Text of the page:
Michael Andrews is that bloke who arranged that Tears For Fears song for that film Donnie Darko. Should this make us excited? Probably not. The expanded discipline of full composition is a world apart from mere arranging of existing material, no matter how flat your cap is. Happily, Andrews makes a decent effort that lovers of Mark Mothersbaugh will appreciate for its safe quirks and nifty instrumentation.
The tricksy harpsichord-esque opening plinks of acoustic guitar on 'Something Already Happened Again' are joined, wonderfully, by hushed choral voices and snuffling concrete sounds with such lulling effect that the onset of the following track, 'Tracings', is immediately disappointing. It's not bad at all, but the dulling baritone voice of Michael Andrews is nothing compared to his instrumental prowess. 'Just A Thought' has the funniest synth ever and tripping rhythms aplenty, but we have to wade through some queerly abstract poetry about not much in particular before we get the pay-off.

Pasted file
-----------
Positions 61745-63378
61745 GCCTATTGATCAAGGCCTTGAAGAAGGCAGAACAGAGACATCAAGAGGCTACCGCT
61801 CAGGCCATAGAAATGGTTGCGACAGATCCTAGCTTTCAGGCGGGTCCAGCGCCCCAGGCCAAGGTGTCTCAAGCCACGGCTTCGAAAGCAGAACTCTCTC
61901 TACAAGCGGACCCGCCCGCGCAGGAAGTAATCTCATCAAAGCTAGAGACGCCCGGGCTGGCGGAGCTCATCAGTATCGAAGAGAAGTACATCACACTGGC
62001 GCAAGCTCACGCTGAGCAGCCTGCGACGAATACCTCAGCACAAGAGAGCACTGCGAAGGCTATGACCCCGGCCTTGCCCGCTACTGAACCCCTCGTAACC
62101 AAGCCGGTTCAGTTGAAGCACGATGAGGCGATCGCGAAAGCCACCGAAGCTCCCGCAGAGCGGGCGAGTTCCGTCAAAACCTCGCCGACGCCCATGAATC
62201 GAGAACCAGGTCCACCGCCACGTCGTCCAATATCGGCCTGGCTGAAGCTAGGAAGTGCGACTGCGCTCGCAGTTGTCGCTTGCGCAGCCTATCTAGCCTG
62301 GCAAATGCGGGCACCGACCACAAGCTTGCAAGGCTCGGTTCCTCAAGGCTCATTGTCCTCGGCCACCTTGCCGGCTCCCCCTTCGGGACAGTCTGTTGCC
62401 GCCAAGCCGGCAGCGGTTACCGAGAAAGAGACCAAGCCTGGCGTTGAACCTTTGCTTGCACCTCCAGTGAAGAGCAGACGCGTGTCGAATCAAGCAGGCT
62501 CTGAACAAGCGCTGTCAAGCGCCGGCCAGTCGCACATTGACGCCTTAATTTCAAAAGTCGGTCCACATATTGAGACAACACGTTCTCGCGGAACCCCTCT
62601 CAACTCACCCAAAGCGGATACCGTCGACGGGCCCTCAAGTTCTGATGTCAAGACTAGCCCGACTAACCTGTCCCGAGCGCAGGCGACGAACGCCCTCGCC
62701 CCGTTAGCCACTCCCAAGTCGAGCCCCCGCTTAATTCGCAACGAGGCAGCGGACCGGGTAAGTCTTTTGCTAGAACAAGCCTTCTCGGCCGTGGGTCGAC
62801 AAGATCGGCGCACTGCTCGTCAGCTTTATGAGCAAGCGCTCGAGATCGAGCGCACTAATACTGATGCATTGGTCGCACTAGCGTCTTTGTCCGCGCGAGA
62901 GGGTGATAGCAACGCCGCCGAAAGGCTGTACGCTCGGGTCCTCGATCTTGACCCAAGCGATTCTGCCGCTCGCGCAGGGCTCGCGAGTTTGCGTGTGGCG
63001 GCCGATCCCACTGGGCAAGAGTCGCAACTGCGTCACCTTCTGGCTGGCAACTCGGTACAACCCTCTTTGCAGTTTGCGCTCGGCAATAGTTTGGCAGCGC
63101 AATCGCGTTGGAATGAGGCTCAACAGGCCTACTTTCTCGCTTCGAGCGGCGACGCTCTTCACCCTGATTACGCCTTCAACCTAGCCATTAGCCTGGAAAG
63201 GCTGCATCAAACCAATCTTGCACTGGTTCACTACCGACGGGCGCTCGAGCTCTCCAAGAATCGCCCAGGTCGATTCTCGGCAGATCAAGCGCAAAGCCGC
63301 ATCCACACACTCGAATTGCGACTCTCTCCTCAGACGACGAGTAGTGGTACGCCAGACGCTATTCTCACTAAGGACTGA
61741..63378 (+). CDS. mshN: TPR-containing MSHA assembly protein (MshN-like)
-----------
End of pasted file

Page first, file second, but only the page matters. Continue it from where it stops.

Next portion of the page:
Those moments of interest become coat-pegs for the songs to hang on, but the garments become slightly dreary (this is one metaphor too far…) and end up resembling a pashmina from Laura Ashley: lightweight and a little too flowery to be considered anything other than a diversion. Nice as many of the songs are (particularly the closing whisper of 'Something Already Happened', part of a not-that-elaborate oscillating structural device), the listener rarely gets the impression that this is going to topple the world from its orbit and knock everything sideways. It's probably not supposed to.
That fact (it's oh-so different to opinion) in itself limits any appreciation one might have of Hand On String. While it is thankfully more considered and intricate than the majority of myriad solo males, there is a definite rest on the laurels, and a carelessness that limps a little too far past being care-free. When the moments of clarity appear, Andrews is luminous and fully interesting. These moments are, however, buried.
6Daniel Ross's Score